“… How did you decide on what video features to include in the camera? Some expected features – like zebra – are missing.
Honestly, we couldn’t add zebra because of hardware constraints. The processor cannot support it. It requires too much processing power. At this time, we’ve achieved the best possible performance for the processor….
… Is 8-bit capture enough, for F-Log recording?
There are 10-bit cameras on the market, but we recommend using Eterna to short-cut the recording process. We think 8-bit is enough for good quality….”
With the X-H1 Fujifilm has successfully pulled off the in-body image stabilization that we were told was simply not possible, and what a success Fujifilm’s IBIS appears to be with a maximum of 5.5 stops for non-stabilized lenses like the Fujinon XF 35mm f/1.4 R.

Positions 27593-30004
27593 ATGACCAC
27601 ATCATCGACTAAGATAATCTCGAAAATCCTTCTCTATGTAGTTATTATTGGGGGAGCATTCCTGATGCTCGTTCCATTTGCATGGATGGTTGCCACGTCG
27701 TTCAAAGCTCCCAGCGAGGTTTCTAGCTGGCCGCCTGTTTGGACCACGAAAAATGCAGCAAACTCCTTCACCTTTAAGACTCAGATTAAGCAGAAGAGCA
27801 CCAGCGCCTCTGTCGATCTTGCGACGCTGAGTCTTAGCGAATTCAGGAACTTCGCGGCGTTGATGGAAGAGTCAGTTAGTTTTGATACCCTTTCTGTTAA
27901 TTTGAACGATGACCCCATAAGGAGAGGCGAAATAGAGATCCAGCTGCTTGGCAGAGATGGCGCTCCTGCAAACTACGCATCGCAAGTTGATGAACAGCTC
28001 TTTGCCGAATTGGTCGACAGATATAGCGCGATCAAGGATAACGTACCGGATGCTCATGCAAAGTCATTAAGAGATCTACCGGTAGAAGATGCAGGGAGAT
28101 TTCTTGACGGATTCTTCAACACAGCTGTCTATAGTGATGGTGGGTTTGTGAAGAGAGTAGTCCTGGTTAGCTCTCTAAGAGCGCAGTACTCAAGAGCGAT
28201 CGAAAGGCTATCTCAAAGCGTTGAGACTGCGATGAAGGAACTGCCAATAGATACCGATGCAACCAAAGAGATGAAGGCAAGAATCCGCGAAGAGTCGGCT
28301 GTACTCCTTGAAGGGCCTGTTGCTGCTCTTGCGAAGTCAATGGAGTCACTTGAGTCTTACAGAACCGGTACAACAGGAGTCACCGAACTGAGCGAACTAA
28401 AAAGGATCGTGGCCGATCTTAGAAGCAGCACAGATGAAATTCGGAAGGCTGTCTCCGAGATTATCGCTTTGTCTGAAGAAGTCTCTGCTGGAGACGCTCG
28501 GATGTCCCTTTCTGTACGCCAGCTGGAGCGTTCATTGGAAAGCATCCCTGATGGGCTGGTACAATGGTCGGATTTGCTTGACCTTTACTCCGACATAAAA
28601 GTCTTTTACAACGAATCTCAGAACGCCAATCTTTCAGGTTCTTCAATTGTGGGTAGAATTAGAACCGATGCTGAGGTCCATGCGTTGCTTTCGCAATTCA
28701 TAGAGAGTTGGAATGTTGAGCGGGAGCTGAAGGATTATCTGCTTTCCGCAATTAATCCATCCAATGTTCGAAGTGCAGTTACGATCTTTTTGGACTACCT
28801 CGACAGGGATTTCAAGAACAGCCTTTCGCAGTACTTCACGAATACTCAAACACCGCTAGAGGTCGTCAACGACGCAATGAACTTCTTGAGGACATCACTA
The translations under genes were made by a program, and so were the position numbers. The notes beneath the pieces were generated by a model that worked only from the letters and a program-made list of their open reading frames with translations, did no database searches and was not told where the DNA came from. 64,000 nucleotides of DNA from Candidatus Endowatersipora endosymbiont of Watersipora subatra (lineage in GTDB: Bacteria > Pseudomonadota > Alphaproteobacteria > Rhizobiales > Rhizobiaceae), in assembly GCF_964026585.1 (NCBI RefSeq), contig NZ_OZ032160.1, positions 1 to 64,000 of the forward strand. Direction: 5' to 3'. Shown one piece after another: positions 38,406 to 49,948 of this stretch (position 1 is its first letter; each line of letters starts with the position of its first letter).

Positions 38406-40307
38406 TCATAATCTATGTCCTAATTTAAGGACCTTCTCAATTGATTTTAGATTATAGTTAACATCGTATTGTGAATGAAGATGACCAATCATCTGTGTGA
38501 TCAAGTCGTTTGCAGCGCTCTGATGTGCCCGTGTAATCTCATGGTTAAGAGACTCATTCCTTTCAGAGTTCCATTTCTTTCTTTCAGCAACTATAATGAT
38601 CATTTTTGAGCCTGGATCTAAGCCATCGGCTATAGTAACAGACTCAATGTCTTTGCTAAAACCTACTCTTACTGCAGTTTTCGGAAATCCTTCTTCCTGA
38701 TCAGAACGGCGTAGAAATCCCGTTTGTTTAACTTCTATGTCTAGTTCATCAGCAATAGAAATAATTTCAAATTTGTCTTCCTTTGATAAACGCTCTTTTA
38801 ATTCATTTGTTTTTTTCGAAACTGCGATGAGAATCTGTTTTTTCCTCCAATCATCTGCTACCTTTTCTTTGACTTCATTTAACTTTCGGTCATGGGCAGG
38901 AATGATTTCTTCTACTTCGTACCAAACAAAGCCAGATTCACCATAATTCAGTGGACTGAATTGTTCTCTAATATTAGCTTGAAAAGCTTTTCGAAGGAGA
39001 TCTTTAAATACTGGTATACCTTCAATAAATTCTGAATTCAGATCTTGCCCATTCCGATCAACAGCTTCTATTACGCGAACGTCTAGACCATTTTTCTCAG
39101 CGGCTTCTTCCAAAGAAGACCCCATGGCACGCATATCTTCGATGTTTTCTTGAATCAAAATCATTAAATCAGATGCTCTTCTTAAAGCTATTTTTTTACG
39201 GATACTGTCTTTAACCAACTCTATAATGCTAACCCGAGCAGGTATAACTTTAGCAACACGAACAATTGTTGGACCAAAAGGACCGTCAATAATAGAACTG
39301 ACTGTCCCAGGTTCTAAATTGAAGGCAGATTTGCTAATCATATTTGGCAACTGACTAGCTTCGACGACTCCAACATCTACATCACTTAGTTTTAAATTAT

With the X-H1 positioned as a hybrid for stills photographers and independent moviemakers, the camera’s other specifications are something of a compromise and that is also due to being equipped with the same X-Trans CMOS III APS-C sensor and X-Processor Pro used in its older Fujifilm siblings such as the X-Pro2 and X-T2.
The rumor sites have reported, though, that the Fujifilm X-T3 DSLR-style camera will be announced later in the year at photokina and will have a new X-Trans sensor of between 24 and 30 megapixels, and a new X-Processor Pro, although no IBIS.
With a more powerful processing engine on the way, Fujifilm may be able to add three crucial features missing from the X-H1 – exposure zebras, 10-bit 4:2:2 4K video and 4K 60fps – to its successor, presumably to be named the X-H2.